Ever since my mom bought me a food processor for Christmas, I’ve been making pesto like some sort of obsessed, crazy woman. In fact, at one point in the last month, every single plastic container we own (which, admittedly, isn’t that many) was filled with pesto. Just yesterday, when I whipped up two more batches of pesto and put them in the fridge, Eric made the comment, “whew, I was getting worried… we didn’t have much pesto left!” It’s almost come to be an expectation that we have pesto at any given time!
I’ll share with you guys some of the different kinds of pesto I’ve made in the next few weeks (my sister said to me the other day, “remember when we used to think pesto could only be made with basil?”), but my latest version involves stinging nettles. I had a bunch leftover, even after I made stinging nettle soup the other day, so I decided to make pesto. Nettles definitely have a milder flavor than, say, basil or other herbs, but it is still distinct and delicious.
And you know what I love about having so much pesto around all the time? When Eric and I get home from long days of work, running, etc etc, it’s so nice to be able to pull dinner together in a matter of minutes. My whole wheat thin spaghetti cooks in less than 10 minutes; stirring in pesto, edamame from the freezer, and arugula couldn’t be easier. And lately, to add a dash of protein, I’ve been throwing a poached egg on top of almost everything.
Stinging Nettle Pesto
Adapted from Lucid Food
1 big bunch nettles (sorry I can’t be more precise with this!)
1/3 cup toasted nuts – I used cashews since they were in the freezer, but pine nuts are more traditional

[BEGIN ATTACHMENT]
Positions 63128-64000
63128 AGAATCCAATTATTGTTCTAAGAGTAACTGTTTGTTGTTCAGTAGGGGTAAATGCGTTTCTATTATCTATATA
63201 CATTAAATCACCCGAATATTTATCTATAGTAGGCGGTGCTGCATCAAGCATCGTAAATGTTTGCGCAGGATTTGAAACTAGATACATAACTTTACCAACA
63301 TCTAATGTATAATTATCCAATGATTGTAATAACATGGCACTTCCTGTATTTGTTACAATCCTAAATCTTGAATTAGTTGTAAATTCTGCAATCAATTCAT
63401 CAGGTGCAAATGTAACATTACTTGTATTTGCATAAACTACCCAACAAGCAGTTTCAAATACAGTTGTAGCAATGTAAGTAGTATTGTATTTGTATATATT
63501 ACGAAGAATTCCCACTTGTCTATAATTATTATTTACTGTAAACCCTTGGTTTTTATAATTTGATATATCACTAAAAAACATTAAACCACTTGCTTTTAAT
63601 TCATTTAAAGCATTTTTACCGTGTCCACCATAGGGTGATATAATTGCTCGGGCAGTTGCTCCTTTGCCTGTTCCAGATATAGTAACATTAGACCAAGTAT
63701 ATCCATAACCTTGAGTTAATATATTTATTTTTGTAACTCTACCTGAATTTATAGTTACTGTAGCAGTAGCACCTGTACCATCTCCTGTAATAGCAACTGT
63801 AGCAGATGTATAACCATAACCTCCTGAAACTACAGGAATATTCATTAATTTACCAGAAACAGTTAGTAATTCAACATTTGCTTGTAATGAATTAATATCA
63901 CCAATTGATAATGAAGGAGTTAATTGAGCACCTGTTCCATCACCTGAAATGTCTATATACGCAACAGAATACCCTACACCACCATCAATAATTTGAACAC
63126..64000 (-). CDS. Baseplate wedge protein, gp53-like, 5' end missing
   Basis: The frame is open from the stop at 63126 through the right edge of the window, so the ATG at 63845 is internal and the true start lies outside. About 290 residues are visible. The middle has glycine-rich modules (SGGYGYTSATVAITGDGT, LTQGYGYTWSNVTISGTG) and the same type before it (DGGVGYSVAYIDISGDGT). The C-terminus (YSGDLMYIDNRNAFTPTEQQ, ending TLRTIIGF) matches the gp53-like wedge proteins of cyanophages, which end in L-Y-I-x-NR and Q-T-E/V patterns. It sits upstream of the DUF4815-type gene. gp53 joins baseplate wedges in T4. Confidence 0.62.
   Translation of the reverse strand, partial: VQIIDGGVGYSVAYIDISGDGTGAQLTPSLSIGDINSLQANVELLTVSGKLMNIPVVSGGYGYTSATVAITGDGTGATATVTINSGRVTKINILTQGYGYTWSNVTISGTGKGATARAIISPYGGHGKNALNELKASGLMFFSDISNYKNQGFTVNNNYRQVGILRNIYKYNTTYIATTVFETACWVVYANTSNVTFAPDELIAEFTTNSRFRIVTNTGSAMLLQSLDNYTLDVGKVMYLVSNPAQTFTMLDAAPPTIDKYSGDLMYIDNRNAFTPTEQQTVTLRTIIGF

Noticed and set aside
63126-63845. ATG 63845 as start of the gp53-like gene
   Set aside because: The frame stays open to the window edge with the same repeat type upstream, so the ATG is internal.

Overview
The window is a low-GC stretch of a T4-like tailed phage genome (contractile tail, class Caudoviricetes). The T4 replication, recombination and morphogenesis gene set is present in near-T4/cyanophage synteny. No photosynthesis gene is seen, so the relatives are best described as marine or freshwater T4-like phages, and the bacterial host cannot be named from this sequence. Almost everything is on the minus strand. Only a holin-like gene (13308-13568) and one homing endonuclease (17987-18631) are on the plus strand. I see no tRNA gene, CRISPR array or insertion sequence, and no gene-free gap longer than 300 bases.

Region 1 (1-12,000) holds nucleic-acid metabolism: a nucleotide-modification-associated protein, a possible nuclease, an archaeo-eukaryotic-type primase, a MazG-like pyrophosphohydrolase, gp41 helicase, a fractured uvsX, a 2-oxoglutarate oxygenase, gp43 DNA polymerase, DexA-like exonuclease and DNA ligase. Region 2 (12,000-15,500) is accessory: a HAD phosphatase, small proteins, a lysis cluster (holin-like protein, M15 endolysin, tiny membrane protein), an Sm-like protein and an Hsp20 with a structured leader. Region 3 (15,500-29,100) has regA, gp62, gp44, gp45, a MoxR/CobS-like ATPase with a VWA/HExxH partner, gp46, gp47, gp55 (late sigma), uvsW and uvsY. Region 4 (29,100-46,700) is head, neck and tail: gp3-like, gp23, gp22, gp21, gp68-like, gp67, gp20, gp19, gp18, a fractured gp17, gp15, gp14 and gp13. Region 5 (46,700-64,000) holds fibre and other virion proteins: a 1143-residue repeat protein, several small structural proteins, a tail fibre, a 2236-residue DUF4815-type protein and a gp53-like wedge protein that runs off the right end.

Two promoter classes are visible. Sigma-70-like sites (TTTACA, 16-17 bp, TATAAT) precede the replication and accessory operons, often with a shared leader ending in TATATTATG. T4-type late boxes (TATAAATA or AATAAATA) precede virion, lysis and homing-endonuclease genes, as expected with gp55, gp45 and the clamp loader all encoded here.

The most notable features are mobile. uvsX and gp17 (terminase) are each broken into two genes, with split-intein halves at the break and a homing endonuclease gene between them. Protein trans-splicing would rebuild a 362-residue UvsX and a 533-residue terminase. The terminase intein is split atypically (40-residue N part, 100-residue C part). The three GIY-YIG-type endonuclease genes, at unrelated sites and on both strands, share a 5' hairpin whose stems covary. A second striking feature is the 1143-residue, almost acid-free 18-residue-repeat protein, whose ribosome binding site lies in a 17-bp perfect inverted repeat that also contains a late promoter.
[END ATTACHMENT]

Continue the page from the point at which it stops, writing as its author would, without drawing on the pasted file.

1/3 cup fresh parmesan cheese
1/3 cup extra virgin olive oil
1 raw garlic clove
salt & pepper
First, get a pot of salted water boiling and prepare an ice bath off to the side. When the water is boiling, dunk the nettles in (using a tongs!) for about 30 seconds. Remove quickly and dunk them into the ice bath. When cooled, squeeze out as much water as possible, then transfer to a food processor. Toss in the rest of the ingredients except for the olive oil and start to process. Slowly drizzle the olive oil in; you should end up with a paste-like consistency. You can process until very smooth or leave it just slightly chunky, like I prefer it. Be sure to taste it! Any of these ingredients can be adjusted; sometimes a splash of acid – lemon juice or vinegar – tastes great also.
Also, you can save the water that you boiled the nettles in… it’s a great start to a veggie stock.
You can do all kinds of things with pesto – I regularly use it on pizzas, sandwiches, in soups, etc etc… but the most classic and easy way is to toss it with some al dente pasta. I always always always use whole wheat pasta, too – I’ve come to prefer the flavor even.